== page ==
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Teething is a process that all babies must undergo. It is the eruption of their first set of teeth through their gums. Because people rely on their teeth to chew, teething is an important and momentous stage. However, it is not a fun one, as it is often uncomfortable or even painful for children and a source of frustrated helplessness for parents. Because of the discomfort and stress associated with teething, it is crucial for parents to understand what to expect and what can be done to best soothe their child and make the process less traumatic.
Teething: Onset and Sequence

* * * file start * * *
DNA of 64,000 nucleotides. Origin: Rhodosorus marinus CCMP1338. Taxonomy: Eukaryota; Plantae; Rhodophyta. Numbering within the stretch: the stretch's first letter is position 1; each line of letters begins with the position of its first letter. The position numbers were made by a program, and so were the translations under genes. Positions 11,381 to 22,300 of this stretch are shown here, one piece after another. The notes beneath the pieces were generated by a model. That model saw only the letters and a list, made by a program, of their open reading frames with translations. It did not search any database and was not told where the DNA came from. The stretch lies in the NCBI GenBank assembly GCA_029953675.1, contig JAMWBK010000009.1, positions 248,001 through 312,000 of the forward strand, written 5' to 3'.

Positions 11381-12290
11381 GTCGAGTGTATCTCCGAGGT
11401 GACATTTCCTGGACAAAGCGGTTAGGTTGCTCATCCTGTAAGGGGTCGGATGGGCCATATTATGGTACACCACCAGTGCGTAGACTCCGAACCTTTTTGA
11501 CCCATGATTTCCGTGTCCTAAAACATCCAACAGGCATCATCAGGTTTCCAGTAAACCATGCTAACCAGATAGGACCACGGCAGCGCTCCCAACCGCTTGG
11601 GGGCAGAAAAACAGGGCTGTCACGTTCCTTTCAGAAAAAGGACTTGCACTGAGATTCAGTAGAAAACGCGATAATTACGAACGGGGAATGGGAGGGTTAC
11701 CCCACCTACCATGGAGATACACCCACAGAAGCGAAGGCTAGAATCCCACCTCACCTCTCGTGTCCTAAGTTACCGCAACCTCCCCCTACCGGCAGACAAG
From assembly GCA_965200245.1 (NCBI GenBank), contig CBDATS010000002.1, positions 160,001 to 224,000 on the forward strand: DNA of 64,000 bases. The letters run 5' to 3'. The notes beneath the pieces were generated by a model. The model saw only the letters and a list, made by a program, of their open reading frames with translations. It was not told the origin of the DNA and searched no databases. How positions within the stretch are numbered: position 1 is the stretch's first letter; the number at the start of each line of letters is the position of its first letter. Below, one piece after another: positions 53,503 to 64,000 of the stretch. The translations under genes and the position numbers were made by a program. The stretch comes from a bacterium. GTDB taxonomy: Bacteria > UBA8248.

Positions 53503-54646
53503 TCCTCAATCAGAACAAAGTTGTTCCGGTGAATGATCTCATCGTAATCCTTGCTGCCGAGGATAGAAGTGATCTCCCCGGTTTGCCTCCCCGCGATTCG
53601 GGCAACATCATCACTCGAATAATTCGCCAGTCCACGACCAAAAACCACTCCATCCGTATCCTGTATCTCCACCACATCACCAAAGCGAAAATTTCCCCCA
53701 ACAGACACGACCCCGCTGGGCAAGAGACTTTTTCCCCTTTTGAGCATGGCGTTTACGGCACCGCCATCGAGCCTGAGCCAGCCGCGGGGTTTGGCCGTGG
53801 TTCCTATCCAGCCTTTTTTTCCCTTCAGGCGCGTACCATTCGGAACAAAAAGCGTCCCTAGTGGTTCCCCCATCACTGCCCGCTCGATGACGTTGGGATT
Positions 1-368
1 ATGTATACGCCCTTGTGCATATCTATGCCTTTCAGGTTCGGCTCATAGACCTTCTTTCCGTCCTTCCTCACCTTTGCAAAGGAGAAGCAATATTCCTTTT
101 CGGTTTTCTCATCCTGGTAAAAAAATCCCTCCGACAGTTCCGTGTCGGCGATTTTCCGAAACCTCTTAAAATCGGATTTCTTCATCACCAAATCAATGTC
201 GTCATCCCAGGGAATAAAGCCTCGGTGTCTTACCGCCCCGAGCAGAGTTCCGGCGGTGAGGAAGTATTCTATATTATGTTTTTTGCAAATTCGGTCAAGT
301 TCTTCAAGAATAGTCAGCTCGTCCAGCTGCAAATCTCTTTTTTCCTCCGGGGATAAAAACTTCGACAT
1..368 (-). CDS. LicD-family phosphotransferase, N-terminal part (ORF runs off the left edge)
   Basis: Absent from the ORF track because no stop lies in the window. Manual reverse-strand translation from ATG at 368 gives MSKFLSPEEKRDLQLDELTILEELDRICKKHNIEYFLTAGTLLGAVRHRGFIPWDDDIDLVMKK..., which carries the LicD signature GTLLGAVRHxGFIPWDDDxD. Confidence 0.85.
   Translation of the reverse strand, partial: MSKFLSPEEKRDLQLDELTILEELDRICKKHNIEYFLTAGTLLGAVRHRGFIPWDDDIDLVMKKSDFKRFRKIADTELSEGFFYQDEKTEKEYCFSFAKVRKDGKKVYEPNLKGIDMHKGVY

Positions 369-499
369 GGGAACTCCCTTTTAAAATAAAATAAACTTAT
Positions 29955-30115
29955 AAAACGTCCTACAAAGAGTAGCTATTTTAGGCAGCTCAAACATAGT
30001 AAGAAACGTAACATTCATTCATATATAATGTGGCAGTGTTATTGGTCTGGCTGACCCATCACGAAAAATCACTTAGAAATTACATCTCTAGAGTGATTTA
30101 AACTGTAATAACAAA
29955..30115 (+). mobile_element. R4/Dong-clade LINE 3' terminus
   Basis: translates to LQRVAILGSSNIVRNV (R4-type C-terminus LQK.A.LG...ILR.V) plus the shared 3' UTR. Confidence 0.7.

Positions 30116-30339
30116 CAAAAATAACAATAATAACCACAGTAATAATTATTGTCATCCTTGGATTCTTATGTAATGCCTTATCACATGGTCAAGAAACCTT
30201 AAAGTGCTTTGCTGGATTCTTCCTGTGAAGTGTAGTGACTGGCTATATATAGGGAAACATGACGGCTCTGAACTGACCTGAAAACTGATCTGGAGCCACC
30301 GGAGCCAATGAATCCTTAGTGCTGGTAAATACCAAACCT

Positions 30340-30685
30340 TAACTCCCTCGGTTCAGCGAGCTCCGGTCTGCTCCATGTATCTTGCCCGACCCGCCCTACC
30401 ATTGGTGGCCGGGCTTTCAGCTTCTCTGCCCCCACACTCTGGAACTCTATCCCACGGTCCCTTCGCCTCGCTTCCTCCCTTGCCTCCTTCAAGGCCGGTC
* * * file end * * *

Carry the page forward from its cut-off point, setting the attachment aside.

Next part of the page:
Parents should know when to anticipate the start of teething. While some infants may have a few teeth at birth or a few weeks after, this is a rare occurrence. When this happens, it is generally not a problem or cause for alarm unless the teeth are loose or hinder the baby from being fed. Most often, teething begins somewhere between the ages of 4 and 7 months. These first teeth are typically the central incisors, which are the two front teeth on the bottom. Four to eight weeks later, the central and lateral incisors, which are the four upper front teeth, are the next teeth to emerge. The lower lateral incisors will take approximately another month to break through. Following the lower lateral incisors, the teeth needed to grind food, which are called molars, will break through. The pointy upper teeth called eyeteeth are typically the last teeth to come through the gums.